It makes me wonder why they thought the helicopter would help find a child missing in an urban area. Wouldn’t it be more likely that the child was under a roof somewhere? But maybe they were looking for dead bodies in fields. Maybe that’s normal practice, I don’t know.

  119. Warren November 5, 2012 at 2:45 pm #

    To those that feel they should be able to remain nameless, when calling 911. Calling in a false fire alarm is a very serious crime. Set aside the thousands of dollars it costs to deploy the firefighters and equipment, but the firefighters are at risk on the way to the false alarm, and the chance that deployment to an actual emergency will now be delayed.
    As for fear of payback………..sorry……cowards. Did you think that maybe if more people actually stood up, gave their name and got involved, that it would make a bigger difference, than being a nameless voice. If you don’t have the stones to get involved……..DON’T CALL.

  120. SKL November 5, 2012 at 3:48 pm #

    Warren, many years ago there was a case where a woman was raped and stabbed over a long time period in an urban neighborhood. Probably dozens of people heard her screams. Many admitted later that they didn’t call the cops because they were afraid to get involved because of retaliation.

    The attacker got scared at one point and ran away while the victim was still alive. He came back something like 10 minutes later to finish the job.

    This incident (which occurred decades ago) generated outrage and is probably one of the reasons you can call 911 and not leave your name.

    However, let’s get real. 911 easily traces calls. I’ve had the cops show up at my door multiple times because someone accidentally misdialed 911 instead of 011 on our fax machine. If someone crank calls 911, they will be easy to find and prosecute. It has been done before.

  121. Warren November 5, 2012 at 8:14 pm #

    I see what you are saying, but it still goes to prove that their are too many people out their that won’t get involved. And these same people will be the first to scream when noone comes to their aid.
    Far too many people need a kick in the butt. Not wanting to get involved is a cowardly way of living. Pure and simple, if one doesn’t want to get involved, than why should someone else get involved on their behalf?
    It is a two way street. The sooner people realize this, the better.

  122. SKL November 5, 2012 at 9:04 pm #

    Warren, that’s true, but meanwhile, an anonymous call could save a life.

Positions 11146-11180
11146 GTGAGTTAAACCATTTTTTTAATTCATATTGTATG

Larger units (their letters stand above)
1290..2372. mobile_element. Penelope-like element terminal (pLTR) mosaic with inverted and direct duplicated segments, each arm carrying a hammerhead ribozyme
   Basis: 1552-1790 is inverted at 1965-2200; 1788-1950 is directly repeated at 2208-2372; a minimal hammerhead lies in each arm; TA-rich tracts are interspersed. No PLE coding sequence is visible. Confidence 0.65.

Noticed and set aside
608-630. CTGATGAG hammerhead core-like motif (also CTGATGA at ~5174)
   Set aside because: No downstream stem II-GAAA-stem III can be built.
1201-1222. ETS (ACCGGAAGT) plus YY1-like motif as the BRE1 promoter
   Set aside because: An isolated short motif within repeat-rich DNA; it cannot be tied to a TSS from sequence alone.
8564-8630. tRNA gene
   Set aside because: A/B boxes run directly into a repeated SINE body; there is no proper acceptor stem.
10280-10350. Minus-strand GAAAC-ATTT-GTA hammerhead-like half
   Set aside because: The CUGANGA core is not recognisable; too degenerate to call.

123. Amanda Matthews November 5, 2012 at 9:32 pm #

    “Well, if someone sees my kid screaming and not wanting to go with a guy into the woods, I hope they do something about it.”

    I don’t. Why? Because odds are that man is my husband, or my brother, or my oldest son. The odds of that are so much higher than it being a kidnapper, that I’m going to say: I hope no one ever calls the cops if they see my kid screaming and not wanting to go with a guy into the woods. Nor with a woman, because the likelihood of it being anyone other than me is so low, though women can be molesters and kidnappers just the same.

  124. Warren November 5, 2012 at 10:43 pm #

    True, enough. But an anonymous call can also cause a great deal of hardship, for a family. In some places, this exact incident could have led to false charges, CPS investigation, and a whole lotta trouble for this dad.

  125. Joel November 6, 2012 at 9:49 am #

    Warren –

    “True, enough. But an anonymous call can also cause a great deal of hardship, for a family.”

    I fear that only SKL read my example of that very thing…. I came late to this party.

    SKL –

    ” I don’t want busybodies to call for no good reason. I hope that people have a high threshold that needs to be crossed before they call 911 or CPS. ”

    I think that is the essence of what everyone on the other side of the debate are arguing. That the threshhold is too low for many people because of “worst-first” thinking. The damage that can be done by a false accusation is very real. Our case was a small one, but it could have escalated. You are on a site that trumpets the unbelievably rare instance of stranger kidnapping. The odds that this man was kidnapping this child are SOOOOOOOO small, that I find it strange anyone here is defending the phone calls.

  126. Warren November 6, 2012 at 2:27 pm #